Har Mar Superstar, Tickle Torture

Thursday, July 20

7PM Doors ✖ Hall ✖ $20 ADV / $25 DOS ✖ 21+

Har Mar Superstar

Sean Tillmann has been making records under the name “Har Mar Superstar” since 1999. Under the Har Mar moniker, Sean has gone through a plethora of phases, ranging from fun-loving, beats-based music pioneer (he and Peaches shared stages early on) to angry arena crowd opener (a 2002 public lewdness allegation proves it) to soul music crooner. His last album Bye Bye 17 opened a lot of people’s minds to his songwriting prowess, which has existed since day one of his career.

For years, Tillmann was an artist’s artist when The Strokes, Yeah Yeah Yeahs, Gossip, Red Hot Chili Peppers, and many other legends decided to collaborate and/or take him on tour. Different phases of his career brought him fame through the fickle worlds of indie, British pop, LA DJ-dom, and New York night crawling.

Bye Bye 17 was an eye-opener to the music world, not that Tillmann wasn’t used to accolades through his former work with Sean Na Na, Gayngs, Neon Neon, and Calvin Krime. Sean had “arrived as a songwriter.” After living in LA and NYC for 12 years, Sean moved back to Minneapolis, MN, where he is most creative. With the help of Chris Bierden (Poliça, Bye Bye 17), Ryan McMahon (Har Mar, Lizzo), Matt Sweeney (Chavez, Adele, Neil Diamond, Johnny Cash, Cat Stevens), and Ryan Olson (Poliça, Marijuana Deathsquads), Har Mar Superstar’s album Best Summer Ever was born.

Best Summer Ever, since its inception, has been imagined as a “Greatest Hits of Har Mar Superstar from 1950-1985.” Tillmann was born in 1978. Wrap your head around that, please.

Best Summer Ever is a slow burner with many ballads, dance-able tracks, and co-writes. Long-time friend Julian Casablancas (Cult Records founder, The Strokes), Shawn Everett (Alabama Shakes, Erykah Badu, Voidz, Weezer), and Tillmann worked very closely to make the concept happen. Karen O, Matt Sweeney, and James Levy (Reputante, Lolawolf) all helped write songs on the record. Bobby Charles wrote “I Hope.” “Youth Without Love” was a demo written by Julian that was sitting around that Har Mar fell in love with, so they made it for the record.

Look out for Har Mar Superstar, now fronting a six-piece band — complete with horns — touring worldwide this year. The live show has always been a fun, sweat-soaked celebration of joy. The man was born to rock a stage. Join the party.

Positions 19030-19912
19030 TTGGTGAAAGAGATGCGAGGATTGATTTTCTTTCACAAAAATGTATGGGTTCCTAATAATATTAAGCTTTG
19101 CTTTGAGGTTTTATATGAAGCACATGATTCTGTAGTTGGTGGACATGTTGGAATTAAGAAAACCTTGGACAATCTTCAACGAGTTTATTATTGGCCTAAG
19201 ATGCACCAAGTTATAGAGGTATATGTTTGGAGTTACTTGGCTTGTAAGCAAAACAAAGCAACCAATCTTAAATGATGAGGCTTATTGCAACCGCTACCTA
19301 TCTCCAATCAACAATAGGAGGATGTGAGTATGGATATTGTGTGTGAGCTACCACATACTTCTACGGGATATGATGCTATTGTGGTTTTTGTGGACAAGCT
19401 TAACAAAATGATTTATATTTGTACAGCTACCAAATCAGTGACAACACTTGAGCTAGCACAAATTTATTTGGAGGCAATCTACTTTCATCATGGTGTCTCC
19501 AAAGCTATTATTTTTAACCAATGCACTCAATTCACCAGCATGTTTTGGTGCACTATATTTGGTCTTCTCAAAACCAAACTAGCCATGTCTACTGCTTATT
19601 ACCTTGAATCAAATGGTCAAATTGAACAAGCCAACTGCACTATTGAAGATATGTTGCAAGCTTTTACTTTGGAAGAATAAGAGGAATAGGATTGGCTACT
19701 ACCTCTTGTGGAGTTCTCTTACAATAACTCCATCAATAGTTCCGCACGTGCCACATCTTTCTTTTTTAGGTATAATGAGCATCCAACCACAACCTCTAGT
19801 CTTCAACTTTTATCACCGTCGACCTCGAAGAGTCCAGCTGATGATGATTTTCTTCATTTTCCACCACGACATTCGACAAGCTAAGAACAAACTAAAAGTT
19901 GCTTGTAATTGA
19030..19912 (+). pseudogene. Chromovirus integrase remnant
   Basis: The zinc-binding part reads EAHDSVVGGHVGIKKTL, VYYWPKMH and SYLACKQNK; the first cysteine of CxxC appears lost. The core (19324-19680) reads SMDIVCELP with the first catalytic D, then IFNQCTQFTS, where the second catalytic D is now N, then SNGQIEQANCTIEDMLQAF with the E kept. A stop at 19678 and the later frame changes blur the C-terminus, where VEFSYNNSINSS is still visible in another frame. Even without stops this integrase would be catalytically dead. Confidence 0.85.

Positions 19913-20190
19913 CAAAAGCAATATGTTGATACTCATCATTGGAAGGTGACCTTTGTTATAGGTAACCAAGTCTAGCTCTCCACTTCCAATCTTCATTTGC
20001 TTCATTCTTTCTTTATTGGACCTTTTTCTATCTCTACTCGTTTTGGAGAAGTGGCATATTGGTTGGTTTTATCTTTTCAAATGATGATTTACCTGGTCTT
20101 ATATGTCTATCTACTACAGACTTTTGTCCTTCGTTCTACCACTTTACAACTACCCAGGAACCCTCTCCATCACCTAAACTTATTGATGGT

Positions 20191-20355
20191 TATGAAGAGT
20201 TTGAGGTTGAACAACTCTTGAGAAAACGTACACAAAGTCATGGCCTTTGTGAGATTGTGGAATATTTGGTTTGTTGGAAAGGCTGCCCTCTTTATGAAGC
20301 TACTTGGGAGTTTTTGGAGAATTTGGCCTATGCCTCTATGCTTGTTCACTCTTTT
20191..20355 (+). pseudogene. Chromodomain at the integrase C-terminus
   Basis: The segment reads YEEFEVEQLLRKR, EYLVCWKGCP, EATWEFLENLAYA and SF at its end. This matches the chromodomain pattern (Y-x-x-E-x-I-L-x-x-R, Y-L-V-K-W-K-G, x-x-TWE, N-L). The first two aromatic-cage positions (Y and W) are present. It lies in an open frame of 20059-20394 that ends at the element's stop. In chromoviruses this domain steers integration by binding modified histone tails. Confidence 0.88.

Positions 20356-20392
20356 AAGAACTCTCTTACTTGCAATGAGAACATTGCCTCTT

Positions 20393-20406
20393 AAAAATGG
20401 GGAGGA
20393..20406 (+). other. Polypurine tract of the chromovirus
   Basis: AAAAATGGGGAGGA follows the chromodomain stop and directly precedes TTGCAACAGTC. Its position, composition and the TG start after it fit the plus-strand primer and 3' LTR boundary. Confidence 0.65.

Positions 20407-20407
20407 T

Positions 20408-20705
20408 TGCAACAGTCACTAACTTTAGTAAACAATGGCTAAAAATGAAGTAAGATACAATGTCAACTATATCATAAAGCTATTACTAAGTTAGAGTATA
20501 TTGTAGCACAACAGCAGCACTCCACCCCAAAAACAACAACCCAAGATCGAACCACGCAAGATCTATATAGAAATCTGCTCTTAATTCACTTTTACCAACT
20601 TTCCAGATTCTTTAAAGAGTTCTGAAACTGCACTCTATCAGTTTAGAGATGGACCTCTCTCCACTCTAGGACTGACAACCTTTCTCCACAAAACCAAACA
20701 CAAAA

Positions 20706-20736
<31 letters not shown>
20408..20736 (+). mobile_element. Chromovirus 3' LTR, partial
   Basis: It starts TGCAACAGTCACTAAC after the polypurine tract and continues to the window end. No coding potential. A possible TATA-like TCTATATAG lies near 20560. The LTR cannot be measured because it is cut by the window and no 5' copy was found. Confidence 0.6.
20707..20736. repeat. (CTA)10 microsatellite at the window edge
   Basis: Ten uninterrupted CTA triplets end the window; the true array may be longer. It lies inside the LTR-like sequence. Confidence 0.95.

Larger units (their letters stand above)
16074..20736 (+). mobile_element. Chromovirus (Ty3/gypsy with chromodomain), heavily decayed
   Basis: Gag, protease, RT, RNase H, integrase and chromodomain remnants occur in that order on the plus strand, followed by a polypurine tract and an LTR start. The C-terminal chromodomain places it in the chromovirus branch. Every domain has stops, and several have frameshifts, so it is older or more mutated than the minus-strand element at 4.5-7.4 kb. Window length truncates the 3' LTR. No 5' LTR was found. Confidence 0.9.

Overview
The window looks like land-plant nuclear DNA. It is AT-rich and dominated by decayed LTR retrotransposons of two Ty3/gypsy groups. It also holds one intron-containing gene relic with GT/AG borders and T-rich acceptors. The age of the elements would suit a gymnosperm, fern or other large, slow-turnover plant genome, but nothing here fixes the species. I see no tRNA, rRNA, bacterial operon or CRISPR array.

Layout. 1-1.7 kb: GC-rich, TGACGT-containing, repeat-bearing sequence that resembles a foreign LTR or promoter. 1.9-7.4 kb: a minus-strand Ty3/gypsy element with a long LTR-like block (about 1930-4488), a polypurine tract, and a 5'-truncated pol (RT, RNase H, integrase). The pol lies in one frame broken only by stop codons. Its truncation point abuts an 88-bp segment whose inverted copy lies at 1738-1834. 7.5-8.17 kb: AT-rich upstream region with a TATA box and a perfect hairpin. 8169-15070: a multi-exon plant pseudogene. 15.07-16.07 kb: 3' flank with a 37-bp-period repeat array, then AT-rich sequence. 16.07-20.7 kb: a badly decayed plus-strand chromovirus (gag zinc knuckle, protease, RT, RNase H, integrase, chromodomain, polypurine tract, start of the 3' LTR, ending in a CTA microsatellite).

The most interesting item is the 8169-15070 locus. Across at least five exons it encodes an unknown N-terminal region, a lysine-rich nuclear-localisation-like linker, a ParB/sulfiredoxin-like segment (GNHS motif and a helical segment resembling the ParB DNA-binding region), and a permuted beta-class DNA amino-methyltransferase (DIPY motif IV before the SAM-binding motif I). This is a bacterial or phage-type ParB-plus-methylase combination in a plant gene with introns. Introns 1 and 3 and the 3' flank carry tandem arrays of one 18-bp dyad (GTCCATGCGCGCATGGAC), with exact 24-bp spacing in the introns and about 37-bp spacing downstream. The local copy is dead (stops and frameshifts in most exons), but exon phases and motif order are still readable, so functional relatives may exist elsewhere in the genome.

Don’t fake your love.

Tickle Torture is the sex-pop soundtrack for a new generation of freaks. His first EP, Spiritual Machete (2012), felt like catching Justin Timberlake and Prince making out in a dumpster full of broken synthesizers. Equal parts electro-funk and sleaze, “Spectrophilia” has further expanded this sound, incorporating the influences of trashy disco, post-Yeezus experimental hip-hop production sensibilities, and 80’s synth drenched R&B classics to create a one-of-a-kind maximalist assault.

Feeding on the sweaty energy left from the funk dynasty of his home base in Minneapolis, one man producer, composer, engineer Elliott Kozel created these tracks over the course of the past year. This do-everything-yourself aesthetic expands into every aspect of the project, from creating his own masks and costumes, to styling and producing many of his own music videos. His sexual, chaotic live shows are half-party, half-performance art, and include a full live band, a team of backup dancers, an arsenal of confetti cannons, strobe lights and video projections.

In the local scene, Tickle Torture has expanded into production work for some of Minneapolis’ finest talents, including Caroline Smith (with whom he co-wrote the nasty”Fuck Me With The Lights On”) as well as the international rising star Lizzo. Album track “Ready for Love” features local R&B luminary Ashley Dubose, who recently reached a national audience via NBC’s The Voice, melding his experimental electronics and her Neo-Soul leanings into a slinky yet aggressive club banger. With this 5 song EP and 4 music videos set to launch this fall, Tickle Torture is poised to deliver his raw, sexual vision of the future of dance music.